The study revealed that brackets type did not affect the long-term stability. Considering self-ligating brackets were expensive, given comprehensive consideration for the patients to choose suitable orthodontic bracket type was of critical importance.
PMCID: PMC4179858  PMID: 25239092
Self-ligating brackets; Conventional brackets; Stability
25.  Influence of E-smoking liquids on human periodontal ligament fibroblasts 
Head & Face Medicine  2014;10:39.
Over the last years, electronic cigarettes (ECs) have become more popular, particularly in individuals who want to give up smoking tobacco. The aim of the present study was to assess the influence of the different e-smoking liquids on the viability and proliferation of human periodontal ligament fibroblasts.
Method and materials
For this study six test solutions with components from ECs were selected: lime-, hazelnut- and menthol-flavored liquids, nicotine, propylene glycol, and PBS as control group. The fibroblasts were incubated up to 96 h with the different liquids, and cell viability was measured by using the PrestoBlue® reagent, the ATP detection and the migration assay. Fluorescence staining was carried out to visualize cell growth and morphology. Data were statistically analyzed by two-tailed one-way ANOVA.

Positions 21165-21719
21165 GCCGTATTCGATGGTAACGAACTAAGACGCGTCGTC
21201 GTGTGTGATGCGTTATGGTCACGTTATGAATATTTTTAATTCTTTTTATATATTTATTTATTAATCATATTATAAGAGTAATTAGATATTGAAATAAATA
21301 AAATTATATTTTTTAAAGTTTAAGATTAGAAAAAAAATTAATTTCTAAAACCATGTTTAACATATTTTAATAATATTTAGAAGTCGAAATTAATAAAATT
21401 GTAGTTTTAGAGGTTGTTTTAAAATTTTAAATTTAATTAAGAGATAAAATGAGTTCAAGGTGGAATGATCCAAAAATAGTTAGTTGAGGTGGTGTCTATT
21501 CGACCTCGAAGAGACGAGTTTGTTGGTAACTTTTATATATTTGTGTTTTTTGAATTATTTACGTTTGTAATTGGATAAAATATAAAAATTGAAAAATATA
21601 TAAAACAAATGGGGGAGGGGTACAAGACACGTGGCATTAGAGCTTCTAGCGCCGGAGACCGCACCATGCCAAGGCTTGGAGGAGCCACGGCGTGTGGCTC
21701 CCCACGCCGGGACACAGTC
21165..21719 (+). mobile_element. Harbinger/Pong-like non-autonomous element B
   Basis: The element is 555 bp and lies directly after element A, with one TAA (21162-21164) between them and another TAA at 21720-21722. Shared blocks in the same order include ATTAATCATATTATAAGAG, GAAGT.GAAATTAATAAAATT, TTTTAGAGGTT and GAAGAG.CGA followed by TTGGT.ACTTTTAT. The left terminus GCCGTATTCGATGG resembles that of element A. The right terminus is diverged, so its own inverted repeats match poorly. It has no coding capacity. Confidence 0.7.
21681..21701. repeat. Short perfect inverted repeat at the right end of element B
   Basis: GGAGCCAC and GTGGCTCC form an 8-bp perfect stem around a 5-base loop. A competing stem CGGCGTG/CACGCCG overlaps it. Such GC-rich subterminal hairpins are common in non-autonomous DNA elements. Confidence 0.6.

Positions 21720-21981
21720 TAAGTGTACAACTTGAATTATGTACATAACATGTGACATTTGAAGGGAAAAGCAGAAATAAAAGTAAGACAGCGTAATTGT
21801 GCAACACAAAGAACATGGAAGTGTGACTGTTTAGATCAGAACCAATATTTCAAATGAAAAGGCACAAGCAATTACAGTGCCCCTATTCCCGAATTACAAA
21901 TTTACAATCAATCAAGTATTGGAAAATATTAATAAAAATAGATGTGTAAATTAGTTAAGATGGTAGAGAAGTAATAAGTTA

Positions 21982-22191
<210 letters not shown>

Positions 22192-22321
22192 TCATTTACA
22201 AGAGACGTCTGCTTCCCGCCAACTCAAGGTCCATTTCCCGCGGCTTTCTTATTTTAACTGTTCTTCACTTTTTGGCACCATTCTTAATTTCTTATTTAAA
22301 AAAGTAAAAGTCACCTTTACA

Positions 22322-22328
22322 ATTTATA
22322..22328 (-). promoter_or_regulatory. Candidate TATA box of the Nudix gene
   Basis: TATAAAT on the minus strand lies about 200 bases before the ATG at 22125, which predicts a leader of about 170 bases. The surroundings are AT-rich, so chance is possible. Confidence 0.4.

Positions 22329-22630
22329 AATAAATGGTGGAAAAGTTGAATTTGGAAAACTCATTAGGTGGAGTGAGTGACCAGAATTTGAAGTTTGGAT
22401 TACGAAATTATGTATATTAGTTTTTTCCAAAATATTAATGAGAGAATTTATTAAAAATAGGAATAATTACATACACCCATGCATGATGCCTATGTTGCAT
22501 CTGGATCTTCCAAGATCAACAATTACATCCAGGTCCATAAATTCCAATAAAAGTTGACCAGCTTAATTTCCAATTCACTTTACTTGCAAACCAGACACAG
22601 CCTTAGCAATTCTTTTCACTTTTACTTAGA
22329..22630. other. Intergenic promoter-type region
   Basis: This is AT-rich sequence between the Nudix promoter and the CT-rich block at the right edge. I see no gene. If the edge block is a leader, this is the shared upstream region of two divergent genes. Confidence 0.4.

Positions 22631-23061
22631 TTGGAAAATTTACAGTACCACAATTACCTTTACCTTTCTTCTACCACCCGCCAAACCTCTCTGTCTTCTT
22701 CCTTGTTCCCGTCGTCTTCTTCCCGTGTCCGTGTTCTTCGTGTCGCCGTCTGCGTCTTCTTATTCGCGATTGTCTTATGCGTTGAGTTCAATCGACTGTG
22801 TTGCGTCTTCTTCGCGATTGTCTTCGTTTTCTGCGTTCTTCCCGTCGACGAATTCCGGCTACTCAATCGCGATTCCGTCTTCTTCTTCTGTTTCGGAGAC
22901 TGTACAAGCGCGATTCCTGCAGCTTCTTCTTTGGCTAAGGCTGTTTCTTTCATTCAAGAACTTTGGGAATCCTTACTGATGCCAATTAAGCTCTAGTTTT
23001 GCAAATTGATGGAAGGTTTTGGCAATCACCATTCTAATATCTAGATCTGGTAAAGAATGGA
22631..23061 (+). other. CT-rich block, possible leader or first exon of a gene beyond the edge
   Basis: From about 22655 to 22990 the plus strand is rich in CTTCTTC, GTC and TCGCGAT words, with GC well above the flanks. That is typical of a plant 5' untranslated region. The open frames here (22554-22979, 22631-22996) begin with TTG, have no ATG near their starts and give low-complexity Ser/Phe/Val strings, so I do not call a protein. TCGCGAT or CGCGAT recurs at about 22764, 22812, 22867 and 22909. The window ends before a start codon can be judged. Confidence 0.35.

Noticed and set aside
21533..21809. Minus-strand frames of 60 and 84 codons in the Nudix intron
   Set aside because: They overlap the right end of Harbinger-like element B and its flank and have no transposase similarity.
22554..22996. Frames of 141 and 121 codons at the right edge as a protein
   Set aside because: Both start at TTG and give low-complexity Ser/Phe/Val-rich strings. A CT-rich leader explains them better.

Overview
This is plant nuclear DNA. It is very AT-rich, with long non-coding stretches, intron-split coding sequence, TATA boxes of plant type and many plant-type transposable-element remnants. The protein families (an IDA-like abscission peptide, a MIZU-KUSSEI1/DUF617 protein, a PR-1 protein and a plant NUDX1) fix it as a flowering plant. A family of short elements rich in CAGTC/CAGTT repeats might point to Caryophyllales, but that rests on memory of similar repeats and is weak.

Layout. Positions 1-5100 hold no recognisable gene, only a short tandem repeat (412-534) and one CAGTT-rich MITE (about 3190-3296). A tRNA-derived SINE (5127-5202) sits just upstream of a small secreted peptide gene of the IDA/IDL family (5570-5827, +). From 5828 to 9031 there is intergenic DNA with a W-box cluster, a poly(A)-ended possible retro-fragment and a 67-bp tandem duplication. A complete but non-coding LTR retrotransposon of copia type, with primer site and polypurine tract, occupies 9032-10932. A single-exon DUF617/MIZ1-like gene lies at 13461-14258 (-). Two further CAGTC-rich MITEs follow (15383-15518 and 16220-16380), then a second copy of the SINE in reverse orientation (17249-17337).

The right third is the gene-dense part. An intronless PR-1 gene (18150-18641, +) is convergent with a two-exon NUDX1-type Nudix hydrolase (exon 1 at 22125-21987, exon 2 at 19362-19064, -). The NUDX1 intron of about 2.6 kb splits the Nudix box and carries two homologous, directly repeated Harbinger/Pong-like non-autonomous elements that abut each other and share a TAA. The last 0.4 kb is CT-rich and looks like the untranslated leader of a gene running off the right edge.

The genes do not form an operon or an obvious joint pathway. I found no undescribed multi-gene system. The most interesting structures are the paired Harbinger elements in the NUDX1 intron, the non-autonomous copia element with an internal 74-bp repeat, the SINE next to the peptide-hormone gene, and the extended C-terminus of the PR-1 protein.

The cell viability assay showed that the proliferation rates of the cells incubated with nicotine or the various flavored liquids of the e-cigarettes were reduced in comparison to the controls, though not all reductions were statistically significant. After an incubation of 96 h with the menthol-flavored liquid the fibroblasts were statistically significant reduced (p < 0.001). Similar results were found for the detection of ATP in fibroblasts; the incubation with menthol-flavored liquids (p < 0.001) led to a statistically significant reduction. The cell visualization tests confirmed these findings.
Within its limits, the present in vitro study demonstrated that menthol additives of e-smoking have a harmful effect on human periodontal ligament fibroblasts. This might indicate that menthol additives should be avoided for e-cigarettes.
PMCID: PMC4237808  PMID: 25224853
Cell proliferation; Electronic cigarettes; Fibroblasts; In vitro; Menthol; Nicotine